All the most popular apps are present and correct. Amazon Instant Video is the easiest and quickest to use of course, but Netflix, Hulu Plus, YouTube and WatchESPN work OK. HBO GO is promised for next year (at least in the US), just in time for its promised unbundling from cable subscriptions (both Roku and Chromecast already offer the app Stateside).
Video output: 1080p or 720p at up to 60fps
Processor: Broadcom Capri 28155, dual-core 2xARM A9
Connectivity: Dual-band MIMO Wi-Fi, HDMI; Bluetooth 3 for remote
Dimensions: 85 x 25 x 11.5mm
Video, games and sound
The great news is that video (up to 1080p, 60fps) looks every bit as good on the Fire TV Stick as it does on the Fire TV. Colours are great, detail is crisp and there are no nasty artefacts. It doesn't handle navigating through video quite as well, though. Tap the fast forward or rewind button for a 10-second shift and the screen hiccups slightly, unlike the Fire TV's silky smooth transitions. Scrubbing at high speed forward or back also feels laggy.
One thing worth noting is Amazon's smart handling of Wi-Fi interruptions and general internet slowdowns. The video signal degrades very gracefully, pixellating the image without interrupting the stream until the last possible moment. If your connection is prone to problems, this is one of the best systems we've seen to cope with it.
The Stick can't play H.263 or MPEG videos (unlike the Fire TV) although it does offer Flac and Vorbis audio playback that its older sibling does not. Home cinema fans will be pleased to hear that Dolby Digital Plus and 7.1 channel passthrough are on board. There's no optical audio out (again, unlike the Fire TV).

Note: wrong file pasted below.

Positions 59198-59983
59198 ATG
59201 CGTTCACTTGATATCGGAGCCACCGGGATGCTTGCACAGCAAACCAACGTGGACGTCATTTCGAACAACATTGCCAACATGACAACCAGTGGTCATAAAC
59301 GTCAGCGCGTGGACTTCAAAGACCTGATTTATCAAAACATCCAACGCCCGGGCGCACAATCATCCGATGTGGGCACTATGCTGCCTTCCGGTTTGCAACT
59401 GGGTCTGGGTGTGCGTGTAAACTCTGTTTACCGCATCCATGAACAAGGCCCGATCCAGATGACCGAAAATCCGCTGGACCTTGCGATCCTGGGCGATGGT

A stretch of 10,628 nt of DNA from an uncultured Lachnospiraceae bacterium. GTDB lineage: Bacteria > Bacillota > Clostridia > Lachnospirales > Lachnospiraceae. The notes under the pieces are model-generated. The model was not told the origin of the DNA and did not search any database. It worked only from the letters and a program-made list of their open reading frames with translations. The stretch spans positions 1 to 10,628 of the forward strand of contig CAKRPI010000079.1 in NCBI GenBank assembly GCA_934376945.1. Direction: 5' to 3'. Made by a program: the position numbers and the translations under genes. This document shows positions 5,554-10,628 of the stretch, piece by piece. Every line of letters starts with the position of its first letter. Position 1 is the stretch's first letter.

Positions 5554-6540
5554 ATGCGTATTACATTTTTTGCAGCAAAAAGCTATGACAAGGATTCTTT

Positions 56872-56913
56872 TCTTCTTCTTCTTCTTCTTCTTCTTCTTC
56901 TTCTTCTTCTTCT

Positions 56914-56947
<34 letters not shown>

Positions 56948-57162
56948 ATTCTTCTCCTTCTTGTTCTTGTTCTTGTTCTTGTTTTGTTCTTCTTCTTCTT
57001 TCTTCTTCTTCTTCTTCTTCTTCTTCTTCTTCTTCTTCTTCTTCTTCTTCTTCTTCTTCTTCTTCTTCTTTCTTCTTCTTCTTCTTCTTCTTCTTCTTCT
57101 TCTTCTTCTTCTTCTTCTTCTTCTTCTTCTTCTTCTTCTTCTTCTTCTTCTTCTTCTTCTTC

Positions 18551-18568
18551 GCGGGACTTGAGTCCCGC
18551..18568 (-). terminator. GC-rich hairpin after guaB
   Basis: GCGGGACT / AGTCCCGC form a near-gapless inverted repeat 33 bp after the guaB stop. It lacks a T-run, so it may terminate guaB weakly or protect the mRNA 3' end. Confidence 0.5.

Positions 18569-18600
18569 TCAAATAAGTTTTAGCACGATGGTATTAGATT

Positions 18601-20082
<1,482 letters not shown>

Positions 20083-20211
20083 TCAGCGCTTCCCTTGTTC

As long as you're not expecting the Fire TV Stick to replace a real console for games, you won't be disappointed. Casual games are slower to load than on the Fire TV but play without glitches, including the latest 3D puzzlers such as Disney's Smash It! Amazon gives you some coins to buy a few games without actually spending any money - you might even find them enough to keep you busy between Netflix binges.
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Amazon Fire TV Stick verdict
Amazon did the right thing in releasing a super-portable streaming stick. The Fire TV Stick is small enough to take on holiday with you or to lend to a mate, and looks very respectable when stacked up against Google's Chromecast or Roku's Streaming Stick. While it doesn't offer quite as many apps, it's got all the basic, popular streaming services stacked up, with the bonus of a selection of high quality casual games to dip into.
The problem really comes with the Fire TV Stick's core audience - people who already pay for Amazon Prime and want to get the most from it. Given that you're paying £79 or $99 a year for the service, saving a little on a cut-down streaming device doesn't add up. The standard Fire TV box comes with a revolutionary voice control remote, beautifully smooth video and pretty fast gaming - the Fire TV Stick really only has its price and size going for it.
The Fire TV Stick is a solid performer at a very cheap price, then, but if you're a streaming veteran there's probably not enough reason to up sticks and switch to this.